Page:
The following offences were to be punished with death:
Striking a parent, compare Deu 27:16.
Cursing a parent, compare the marginal references.
Kidnapping, whether with a view to retain the person stolen, or to sell him, compare the marginal references.
Quit - i. e. if one man injured another in a quarrel so as to oblige him to keep his bed, he was free from the liability to a criminal charge (such as might be based upon Exo 21:12): but he was required to compensate the latter for the loss of his time, and for the cost of his healing.
The Jewish authorities appear to be right in referring this law, like those in Exo 21:26-27, Exo 21:32, to foreign slaves (see Lev 25:44-46). The protection here afforded to the life of a slave may seem to us but a slight one; but it is the very earliest trace of such protection in legislation, and it stands in strong and favorable contrast with the old laws of Greece, Rome, and other nations. If the slave survived the castigation a day or two, the master did not become amenable to the law, because the loss of the slave was accounted, under the circumstances, as a punishment.
The rule would seem to refer to a case in which the wife of a man interfered in a quarrel. This law, "the jus talionis," is elsewhere repeated in substance, compare the marginal references. and Gen 9:6. It has its root in a simple conception of justice, and is found in the laws of many ancient nations. It serves in this place as a maxim for the magistrate in awarding the amount of compensation to be paid for the infliction of personal injury. The sum was to be as nearly as possible the worth in money of the power lost by the injured person. Our Lord quotes Exo 21:24 as representing the form of the law, in order to illustrate the distinction between the letter and the spirit Mat 5:38. The tendency of the teaching of the Scribes and Pharisees was to confound the obligations of the conscience with the external requirements of the law. The law, in its place, was still to be "holy and just and good," Rom 7:12, but its direct purpose was to protect the community, not to guide the heart of the believer, who was not to exact eye for eye, tooth for tooth, but to love his enemies, and to forgive all injuries.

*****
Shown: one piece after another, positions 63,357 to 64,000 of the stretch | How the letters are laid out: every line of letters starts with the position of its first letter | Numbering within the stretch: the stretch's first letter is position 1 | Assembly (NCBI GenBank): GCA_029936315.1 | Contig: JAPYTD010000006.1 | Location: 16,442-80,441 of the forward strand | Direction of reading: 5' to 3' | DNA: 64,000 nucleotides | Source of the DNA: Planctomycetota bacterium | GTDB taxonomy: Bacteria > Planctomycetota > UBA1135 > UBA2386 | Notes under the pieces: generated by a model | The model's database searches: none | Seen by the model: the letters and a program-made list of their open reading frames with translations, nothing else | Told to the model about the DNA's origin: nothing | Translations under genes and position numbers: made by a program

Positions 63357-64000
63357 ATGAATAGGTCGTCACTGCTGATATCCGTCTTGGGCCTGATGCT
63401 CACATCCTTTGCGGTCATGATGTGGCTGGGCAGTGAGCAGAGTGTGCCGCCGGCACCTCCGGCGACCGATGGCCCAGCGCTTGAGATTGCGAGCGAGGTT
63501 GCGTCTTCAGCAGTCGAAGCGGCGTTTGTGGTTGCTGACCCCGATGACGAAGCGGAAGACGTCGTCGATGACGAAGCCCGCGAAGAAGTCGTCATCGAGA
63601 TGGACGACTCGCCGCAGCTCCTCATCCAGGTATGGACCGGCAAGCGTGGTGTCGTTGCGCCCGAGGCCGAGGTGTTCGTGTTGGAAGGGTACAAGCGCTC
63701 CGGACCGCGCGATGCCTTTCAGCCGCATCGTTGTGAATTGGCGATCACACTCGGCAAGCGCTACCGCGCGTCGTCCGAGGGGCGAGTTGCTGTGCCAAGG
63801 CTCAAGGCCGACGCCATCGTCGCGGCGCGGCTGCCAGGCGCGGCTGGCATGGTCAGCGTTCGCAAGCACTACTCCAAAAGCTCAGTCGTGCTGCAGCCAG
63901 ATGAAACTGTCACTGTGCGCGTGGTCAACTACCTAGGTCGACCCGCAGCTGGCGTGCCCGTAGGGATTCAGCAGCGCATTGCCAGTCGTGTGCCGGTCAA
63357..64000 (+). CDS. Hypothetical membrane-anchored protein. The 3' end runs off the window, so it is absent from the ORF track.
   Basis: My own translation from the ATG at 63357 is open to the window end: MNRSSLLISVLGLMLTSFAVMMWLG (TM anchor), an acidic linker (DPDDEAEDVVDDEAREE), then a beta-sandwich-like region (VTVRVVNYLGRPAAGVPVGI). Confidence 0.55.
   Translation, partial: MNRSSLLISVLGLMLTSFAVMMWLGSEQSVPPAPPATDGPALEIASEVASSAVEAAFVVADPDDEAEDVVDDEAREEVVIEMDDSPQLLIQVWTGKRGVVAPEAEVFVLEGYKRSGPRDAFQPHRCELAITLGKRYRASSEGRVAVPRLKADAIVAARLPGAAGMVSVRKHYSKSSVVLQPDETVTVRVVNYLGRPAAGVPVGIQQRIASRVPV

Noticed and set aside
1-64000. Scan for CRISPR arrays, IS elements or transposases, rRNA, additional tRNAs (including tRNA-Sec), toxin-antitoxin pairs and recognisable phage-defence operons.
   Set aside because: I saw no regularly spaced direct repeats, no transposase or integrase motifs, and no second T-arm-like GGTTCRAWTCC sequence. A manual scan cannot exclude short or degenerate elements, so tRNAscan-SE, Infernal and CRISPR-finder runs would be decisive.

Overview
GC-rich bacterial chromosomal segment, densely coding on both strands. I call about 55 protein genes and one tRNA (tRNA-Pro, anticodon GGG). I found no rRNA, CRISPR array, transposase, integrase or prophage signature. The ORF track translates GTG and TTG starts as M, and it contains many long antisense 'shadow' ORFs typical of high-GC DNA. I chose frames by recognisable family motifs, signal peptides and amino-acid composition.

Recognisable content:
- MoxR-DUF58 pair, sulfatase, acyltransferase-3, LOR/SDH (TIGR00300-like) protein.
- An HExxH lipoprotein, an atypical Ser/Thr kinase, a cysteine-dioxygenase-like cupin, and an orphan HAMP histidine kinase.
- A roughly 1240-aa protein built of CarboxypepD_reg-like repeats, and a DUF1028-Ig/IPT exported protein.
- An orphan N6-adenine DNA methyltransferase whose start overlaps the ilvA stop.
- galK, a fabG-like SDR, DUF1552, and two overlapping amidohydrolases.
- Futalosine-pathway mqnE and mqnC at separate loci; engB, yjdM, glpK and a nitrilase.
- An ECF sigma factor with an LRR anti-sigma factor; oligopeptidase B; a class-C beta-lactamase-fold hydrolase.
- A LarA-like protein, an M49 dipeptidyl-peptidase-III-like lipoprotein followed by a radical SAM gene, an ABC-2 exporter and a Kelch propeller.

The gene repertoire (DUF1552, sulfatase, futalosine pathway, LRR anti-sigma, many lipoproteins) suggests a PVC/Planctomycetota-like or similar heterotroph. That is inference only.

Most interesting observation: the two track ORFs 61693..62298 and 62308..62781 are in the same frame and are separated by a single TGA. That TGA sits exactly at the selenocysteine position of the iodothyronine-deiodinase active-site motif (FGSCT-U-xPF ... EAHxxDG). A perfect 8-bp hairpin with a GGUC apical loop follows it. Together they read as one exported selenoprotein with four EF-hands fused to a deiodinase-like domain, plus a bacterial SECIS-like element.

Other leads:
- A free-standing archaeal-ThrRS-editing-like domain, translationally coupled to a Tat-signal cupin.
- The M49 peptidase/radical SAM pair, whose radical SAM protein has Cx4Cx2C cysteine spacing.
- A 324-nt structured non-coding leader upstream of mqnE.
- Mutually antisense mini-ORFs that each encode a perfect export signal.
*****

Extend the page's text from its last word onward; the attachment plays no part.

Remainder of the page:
Freedom was the proper equivalent for permanent injury.
The animal was slain as a tribute to the sanctity of human life (Compare the marginal references and Gen 4:11). It was stoned, and its flesh was treated as carrion. Guilty negligence on the part of its owner was reckoned a capital offence, to be commuted for a fine.
In the case of a slave, the payment was the standard price of a slave, thirty shekels of silver. See Lev 25:44-46; Lev 27:3, and the marginal references for the New Testament application of this fact.
The usual mode of protecting a well in the East was probably then, as now, by building round it a low circular wall.
The dead ox in this case, as well as in the preceding one, must have been worth no more than the price of the hide, as the flesh could not be eaten. See Lev 17:1-6.